He sits on one of the weathered chairs in front of the restaurant, placing the cookie on the table beside his backpack. While he eats, he keeps looking at it, a strange curiosity gradually forming inside him, until finally he gives in. Unwrapping the cookie, he sees that it has hardened with age. He puts the cookie on the sidewalk by his foot and steps hard on it, the crunching noise it makes as it breaks open loud in the silent street.

He bends and pulls the small sliver of paper out of the shattered cookie. His fortune, supposedly.

Long absent friends are coming back into your life, it reads.

He smirks. But the words stay sharp in his mind, tugging at him.

He rests for a while by the restaurant, where there's shade, a pleasant breeze ruffling his hair and upending the rubble that litters the street; old newspapers, dried leaves, the discarded detritus of a bygone world. His thoughts wander as he absently watches the debris spin and drift, with no purpose or direction. Weariness grips him all of a sudden, a well-known sense of melancholy that descends upon him from time to time. Loneliness.

He asks himself what his purpose is, his reason, if he ever had one. He closes his eyes, looking within, seeking direction. He prays for his own instincts to hear him, to guide him, to help him look for something left in this world. Something meant for him, and him alone.

Someone.

But there's no one, nothing. The world is empty, his mind is empty. And his heart... his heart is devoted to a ghost. The last ghost on the planet, nameless, like himself.

A man.

He sees his face every night in his dreams. Touches him, kisses him.

Loves him.

With a sigh, he opens his eyes and gets to his feet. He shrugs into his backpack and starts walking again.

As he proceeds, he lets his legs take over, allowing them to take him where they wish to go. After a while he feels unusually detached from himself, entranced. He doesn't dwell on it; he just walks.

Abruptly, he stops and looks up at the building in front of him. The sense of familiarity that has been plaguing him all day grows; he can almost remember. And he knows, as surely as he's ever known anything, that he's been led here. Maybe by himself. Maybe by some other, unseen force.

He doesn't care which.

He goes in. There are stairs, and he climbs them until something urges him to stop. He emerges onto a hallway, and he crosses it, the same urge bringing him to face a particular door. The beam of his flashlight reveals the number: 42.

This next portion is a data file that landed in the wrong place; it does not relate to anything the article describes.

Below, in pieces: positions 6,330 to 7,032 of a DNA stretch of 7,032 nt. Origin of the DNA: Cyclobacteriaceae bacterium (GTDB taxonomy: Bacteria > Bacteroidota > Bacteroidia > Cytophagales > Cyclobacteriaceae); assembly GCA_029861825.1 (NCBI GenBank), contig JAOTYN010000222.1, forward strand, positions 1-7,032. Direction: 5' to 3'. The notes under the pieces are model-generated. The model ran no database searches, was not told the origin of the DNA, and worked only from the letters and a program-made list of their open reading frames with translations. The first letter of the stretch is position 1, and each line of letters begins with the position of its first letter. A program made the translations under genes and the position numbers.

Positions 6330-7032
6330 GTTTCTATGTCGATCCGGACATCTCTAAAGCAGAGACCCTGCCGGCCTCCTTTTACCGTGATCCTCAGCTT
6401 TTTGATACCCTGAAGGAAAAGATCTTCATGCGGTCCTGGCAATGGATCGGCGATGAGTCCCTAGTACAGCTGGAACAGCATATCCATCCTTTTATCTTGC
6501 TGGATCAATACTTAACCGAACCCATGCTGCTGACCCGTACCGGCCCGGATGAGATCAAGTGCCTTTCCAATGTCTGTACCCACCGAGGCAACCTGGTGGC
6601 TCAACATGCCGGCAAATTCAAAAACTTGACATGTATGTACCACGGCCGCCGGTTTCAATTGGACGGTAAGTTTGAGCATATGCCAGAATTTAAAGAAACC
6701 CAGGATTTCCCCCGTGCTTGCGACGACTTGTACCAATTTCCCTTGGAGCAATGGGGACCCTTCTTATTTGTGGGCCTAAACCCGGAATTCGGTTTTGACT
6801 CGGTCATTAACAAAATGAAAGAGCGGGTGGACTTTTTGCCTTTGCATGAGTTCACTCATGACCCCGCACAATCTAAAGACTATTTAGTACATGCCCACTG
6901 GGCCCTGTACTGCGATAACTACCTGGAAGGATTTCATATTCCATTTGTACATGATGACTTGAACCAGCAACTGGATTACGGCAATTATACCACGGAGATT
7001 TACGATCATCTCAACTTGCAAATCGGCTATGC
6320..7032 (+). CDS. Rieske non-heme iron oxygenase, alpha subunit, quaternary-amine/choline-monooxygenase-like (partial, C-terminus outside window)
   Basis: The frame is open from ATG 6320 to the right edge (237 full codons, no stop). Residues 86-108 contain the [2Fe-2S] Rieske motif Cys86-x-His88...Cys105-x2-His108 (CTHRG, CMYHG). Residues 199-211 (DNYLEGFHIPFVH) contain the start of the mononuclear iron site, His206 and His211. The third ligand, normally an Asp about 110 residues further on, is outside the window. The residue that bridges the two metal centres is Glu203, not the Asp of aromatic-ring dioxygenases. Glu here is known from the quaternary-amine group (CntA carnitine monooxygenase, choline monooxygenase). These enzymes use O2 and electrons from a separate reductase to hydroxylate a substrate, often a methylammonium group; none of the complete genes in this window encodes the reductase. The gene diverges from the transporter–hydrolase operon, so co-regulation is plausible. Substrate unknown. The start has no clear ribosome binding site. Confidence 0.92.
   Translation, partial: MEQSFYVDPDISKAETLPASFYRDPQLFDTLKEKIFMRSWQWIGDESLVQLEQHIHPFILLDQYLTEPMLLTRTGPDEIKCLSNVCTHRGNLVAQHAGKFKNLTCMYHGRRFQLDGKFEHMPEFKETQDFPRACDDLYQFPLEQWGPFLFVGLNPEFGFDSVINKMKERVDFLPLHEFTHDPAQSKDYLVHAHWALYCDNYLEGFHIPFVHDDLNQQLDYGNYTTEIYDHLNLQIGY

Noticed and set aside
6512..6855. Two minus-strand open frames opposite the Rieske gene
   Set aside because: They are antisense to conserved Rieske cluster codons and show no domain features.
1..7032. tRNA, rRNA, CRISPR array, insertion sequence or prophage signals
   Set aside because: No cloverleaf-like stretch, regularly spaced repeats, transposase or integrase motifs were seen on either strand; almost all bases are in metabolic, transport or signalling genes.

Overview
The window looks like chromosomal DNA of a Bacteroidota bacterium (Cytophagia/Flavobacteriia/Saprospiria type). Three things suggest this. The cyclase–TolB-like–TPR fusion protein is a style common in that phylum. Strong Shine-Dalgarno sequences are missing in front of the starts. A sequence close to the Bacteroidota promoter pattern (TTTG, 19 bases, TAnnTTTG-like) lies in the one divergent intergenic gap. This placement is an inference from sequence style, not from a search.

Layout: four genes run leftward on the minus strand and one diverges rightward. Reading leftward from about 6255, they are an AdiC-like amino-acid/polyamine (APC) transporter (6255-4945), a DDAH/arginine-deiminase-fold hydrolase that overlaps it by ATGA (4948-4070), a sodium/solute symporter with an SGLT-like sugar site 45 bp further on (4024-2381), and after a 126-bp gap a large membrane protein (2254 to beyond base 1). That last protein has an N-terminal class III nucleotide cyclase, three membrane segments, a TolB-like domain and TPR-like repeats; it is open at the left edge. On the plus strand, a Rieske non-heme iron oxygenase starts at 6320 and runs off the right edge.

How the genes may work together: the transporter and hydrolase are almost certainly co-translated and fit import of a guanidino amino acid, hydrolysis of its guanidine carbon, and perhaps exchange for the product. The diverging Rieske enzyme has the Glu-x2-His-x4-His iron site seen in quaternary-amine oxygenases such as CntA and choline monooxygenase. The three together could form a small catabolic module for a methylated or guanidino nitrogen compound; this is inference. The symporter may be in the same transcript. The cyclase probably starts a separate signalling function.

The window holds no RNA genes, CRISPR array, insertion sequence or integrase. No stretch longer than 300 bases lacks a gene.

The answer to all of his questions, perhaps.

His heart pounding, he tries the doorknob; not locked. He opens the door, lowering his backpack and flashlight to the floor as he steps inside. He blinks in the sudden glare, confused for a moment by the abundance of light, until he sees that all the blinds in the living room are open to admit the sunlight. There's a man sitting on the couch, his features indistinct in the wash of brightness pouring in, and the sight is so unexpected that at first it seems as if he's only one more object in the room, dusty and inanimate.

The man turns to him and stands up, revealing to him the face that has haunted him for as long as he can remember, and possibly longer. His ghost, made gloriously flesh and blood in a single instant.

"Alex," the man says, and the voice cuts through him like a fiery blade. It's the sound of longing, of desire, of destiny sought and found. It makes him light headed and weak in the knees.

"I've been waiting for you," the man goes on, reaching out his hand to him. "I've missed you."

Siren's call, irresistible. Everything in him responding to it. He takes a step closer, and another, and another. He clasps the man's hand with his own, and the man wraps his other arm around him, tightly, holding him close. Their lips meet, and he moans into the man's mouth as he strokes his tongue with his own. Finally, oh, finally.

It's the feeling of home.

When the oil slides down his throat, he doesn't even have time to scream.

END


"White Wedding" (Billy Idol)

Hey little sister what have you done
Hey little sister who's the only one
Hey little sister who's your superman
Hey little sister who's the one you want Hey little sister shot gun!

It's a nice day to start again
It's a nice day for a white wedding
It's a nice day to start again.

Hey little sister what have you done
Hey little sister who's the only one
I've been away for so long (so long)
I've been away for so long (so long)
I let you go for so long

It's a nice day to start again (come on) It's a nice day for a white wedding
It's a nice day to start again.

(Pick it up)

Take me back home
There is nothin' fair in this world
There is nothin' safe in this world
And there's nothin' sure in this world
And there's nothin' pure in this world
Look for something left in this world
Start again
Come on

It's a nice day for a white wedding
It's a nice day to start again.
It's a nice day for a white wedding
It's a nice day to start again